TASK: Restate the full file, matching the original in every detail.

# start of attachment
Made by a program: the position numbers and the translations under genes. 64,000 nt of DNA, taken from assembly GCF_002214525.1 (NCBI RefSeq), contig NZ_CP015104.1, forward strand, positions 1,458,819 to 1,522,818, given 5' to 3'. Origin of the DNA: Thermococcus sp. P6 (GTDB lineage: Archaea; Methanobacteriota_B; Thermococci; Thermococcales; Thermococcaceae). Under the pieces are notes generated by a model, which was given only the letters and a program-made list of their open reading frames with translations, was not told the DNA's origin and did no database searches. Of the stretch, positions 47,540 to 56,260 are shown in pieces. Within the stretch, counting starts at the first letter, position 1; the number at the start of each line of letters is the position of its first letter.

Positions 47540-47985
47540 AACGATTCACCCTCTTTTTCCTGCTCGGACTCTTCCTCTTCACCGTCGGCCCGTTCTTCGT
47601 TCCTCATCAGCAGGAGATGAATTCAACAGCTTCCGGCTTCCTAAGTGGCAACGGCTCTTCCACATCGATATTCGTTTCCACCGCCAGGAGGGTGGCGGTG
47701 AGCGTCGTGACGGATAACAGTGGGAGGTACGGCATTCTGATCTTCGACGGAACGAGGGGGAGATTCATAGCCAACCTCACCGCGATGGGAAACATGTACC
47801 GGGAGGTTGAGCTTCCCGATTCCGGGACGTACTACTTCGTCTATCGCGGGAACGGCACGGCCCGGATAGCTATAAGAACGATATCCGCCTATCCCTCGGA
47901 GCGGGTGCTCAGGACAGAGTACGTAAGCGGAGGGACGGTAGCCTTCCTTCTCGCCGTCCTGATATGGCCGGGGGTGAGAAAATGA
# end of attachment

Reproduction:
Made by a program: the position numbers and the translations under genes. 64,000 nt of DNA, taken from assembly GCF_002214525.1 (NCBI RefSeq), contig NZ_CP015104.1, forward strand, positions 1,458,819 to 1,522,818, given 5' to 3'. Origin of the DNA: Thermococcus sp. P6 (GTDB lineage: Archaea; Methanobacteriota_B; Thermococci; Thermococcales; Thermococcaceae). Under the pieces are notes generated by a model, which was given only the letters and a program-made list of their open reading frames with translations, was not told the DNA's origin and did no database searches. Of the stretch, positions 47,540 to 56,260 are shown in pieces. Within the stretch, counting starts at the first letter, position 1; the number at the start of each line of letters is the position of its first letter.

Positions 47540-47985
47540 AACGATTCACCCTCTTTTTCCTGCTCGGACTCTTCCTCTTCACCGTCGGCCCGTTCTTCGT
47601 TCCTCATCAGCAGGAGATGAATTCAACAGCTTCCGGCTTCCTAAGTGGCAACGGCTCTTCCACATCGATATTCGTTTCCACCGCCAGGAGGGTGGCGGTG
47701 AGCGTCGTGACGGATAACAGTGGGAGGTACGGCATTCTGATCTTCGACGGAACGAGGGGGAGATTCATAGCCAACCTCACCGCGATGGGAAACATGTACC
47801 GGGAGGTTGAGCTTCCCGATTCCGGGACGTACTACTTCGTCTATCGCGGGAACGGCACGGCCCGGATAGCTATAAGAACGATATCCGCCTATCCCTCGGA
47901 GCGGGTGCTCAGGACAGAGTACGTAAGCGGAGGGACGGTAGCCTTCCTTCTCGCCGTCCTGATATGGCCGGGGGTGAGAAAATGA